CLASSIFICATION

Kingdom: Animalia
Phylum: Chordata
Class: Reptilia
Order: Squamata
Suborder: Serpentes
Family: Elapidae
Genus: Ophiophagus
Species: O. hannah

Three King Cobras in Thailand
Notice the light chevron across the back of the mid-body (right) ? Until the King flares his hood you can tell it’s a king by those bands. In addition, the head is very distinctive, and large compared to any other snake except a Python.

The kings in these photos are all beat up from bashing their faces against the cages at a snake show in Thailand. In the wild they are so beautiful… majestic, amazing snakes. I was so glad to see my first one  in the wild. Even better to interact with it. Gotta love Thailand!

King Cobra's forked tongue is purple, red, and black.
King Cobra’s colorful tongue

An adult king cobra showing classic threat response, hooding and preparing to strike as it senses danger. Large adult king cobra showing hood and round pupils

This page is focused on King Cobra (Ophiophagus hannah) snakes because their demise is imminent here in Thailand, and already in most countries they are not found in near the numbers they once were. On the island of Penang in Malaysia, it is said that kings can only be found very occasionally on the mountain. They used to be common. I was lucky enough to see one there on a very steep section of the hill while descending. It was three to four meters long and much thicker than my forearm. It was in the underbrush, moving slowly, perhaps thinking it was unobserved. That was two years ago, and maybe that snake has been a meal for someone by now. It’s entirely possible.

In Thailand I’ve watched just one snake show take over fifty king cobras each year out of the wild. They ‘rescue’ them from homes, yards, businesses, gardens, and farms. The kings spend a couple weeks or months rubbing their faces raw and bleeding against the fence trying desperately to escape. Some of them are put in the king cobra show – where they are teased mercilessly three to ten times each day for tourists that are interested in seeing snakes, but don’t really understand the state of the kings that are held there.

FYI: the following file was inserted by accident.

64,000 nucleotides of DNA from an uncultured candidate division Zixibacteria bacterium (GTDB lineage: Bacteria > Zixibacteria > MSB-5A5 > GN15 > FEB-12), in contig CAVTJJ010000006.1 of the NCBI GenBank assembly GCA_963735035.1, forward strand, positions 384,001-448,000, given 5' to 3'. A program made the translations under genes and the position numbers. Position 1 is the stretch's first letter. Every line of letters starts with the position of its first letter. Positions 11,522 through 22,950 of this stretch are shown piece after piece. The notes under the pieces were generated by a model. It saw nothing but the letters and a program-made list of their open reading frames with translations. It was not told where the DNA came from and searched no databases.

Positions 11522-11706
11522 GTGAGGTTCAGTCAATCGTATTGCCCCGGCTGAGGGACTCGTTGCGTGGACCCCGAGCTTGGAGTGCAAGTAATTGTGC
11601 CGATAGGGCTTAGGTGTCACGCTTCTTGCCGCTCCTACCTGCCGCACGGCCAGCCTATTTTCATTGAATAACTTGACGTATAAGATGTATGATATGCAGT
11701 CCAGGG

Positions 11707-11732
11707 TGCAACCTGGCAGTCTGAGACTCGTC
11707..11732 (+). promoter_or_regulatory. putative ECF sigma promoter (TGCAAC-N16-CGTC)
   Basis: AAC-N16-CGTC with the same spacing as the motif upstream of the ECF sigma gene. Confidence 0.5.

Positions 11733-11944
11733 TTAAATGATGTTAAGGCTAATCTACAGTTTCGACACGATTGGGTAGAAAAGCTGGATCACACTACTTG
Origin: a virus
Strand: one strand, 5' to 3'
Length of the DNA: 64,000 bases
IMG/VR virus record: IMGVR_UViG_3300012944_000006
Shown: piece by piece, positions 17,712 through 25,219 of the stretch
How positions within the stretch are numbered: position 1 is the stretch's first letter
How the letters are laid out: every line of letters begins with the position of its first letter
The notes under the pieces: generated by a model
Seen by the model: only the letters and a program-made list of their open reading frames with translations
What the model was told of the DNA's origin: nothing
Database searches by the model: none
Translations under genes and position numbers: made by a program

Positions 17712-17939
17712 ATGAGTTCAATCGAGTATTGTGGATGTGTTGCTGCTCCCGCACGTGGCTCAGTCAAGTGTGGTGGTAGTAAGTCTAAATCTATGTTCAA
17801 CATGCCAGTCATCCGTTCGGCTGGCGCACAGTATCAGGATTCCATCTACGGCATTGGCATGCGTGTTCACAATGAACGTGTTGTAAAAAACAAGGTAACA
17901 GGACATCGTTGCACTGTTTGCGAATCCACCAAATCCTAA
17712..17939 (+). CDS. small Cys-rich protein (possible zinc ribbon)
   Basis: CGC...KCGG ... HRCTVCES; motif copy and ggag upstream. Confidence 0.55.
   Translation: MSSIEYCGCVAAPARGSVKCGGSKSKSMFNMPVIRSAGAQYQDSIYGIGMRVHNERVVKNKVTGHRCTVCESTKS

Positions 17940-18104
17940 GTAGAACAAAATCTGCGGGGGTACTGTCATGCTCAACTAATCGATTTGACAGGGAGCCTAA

I cannot imagine that king cobras as a species have more than another few years of existence in Thailand, Malaysia, Philippines, Laos, Singapore, and Taiwan. The IUCN Red List site lists king cobras as ‘Vulnerable.” Kings are being collected and sold in great numbers to buyers in Bangkok who cook them up as a meal, or send them on to China for the same purpose.

It wasn’t long ago that the Queen Saovabha Snake Farm – “The Red Cross Snake Farm” in Bangkok was ‘broken into’ and something like seventy king cobras were ‘stolen.’ Hmm, wonder where they went. Seventy king cobras had to fetch a nice price, I’d think. Tens of thousands of US Dollars – easy. Not accusing, it’s just a very sad state of reality for these and other snakes poached for their skin, blood, bile ducts, tongues, and meat.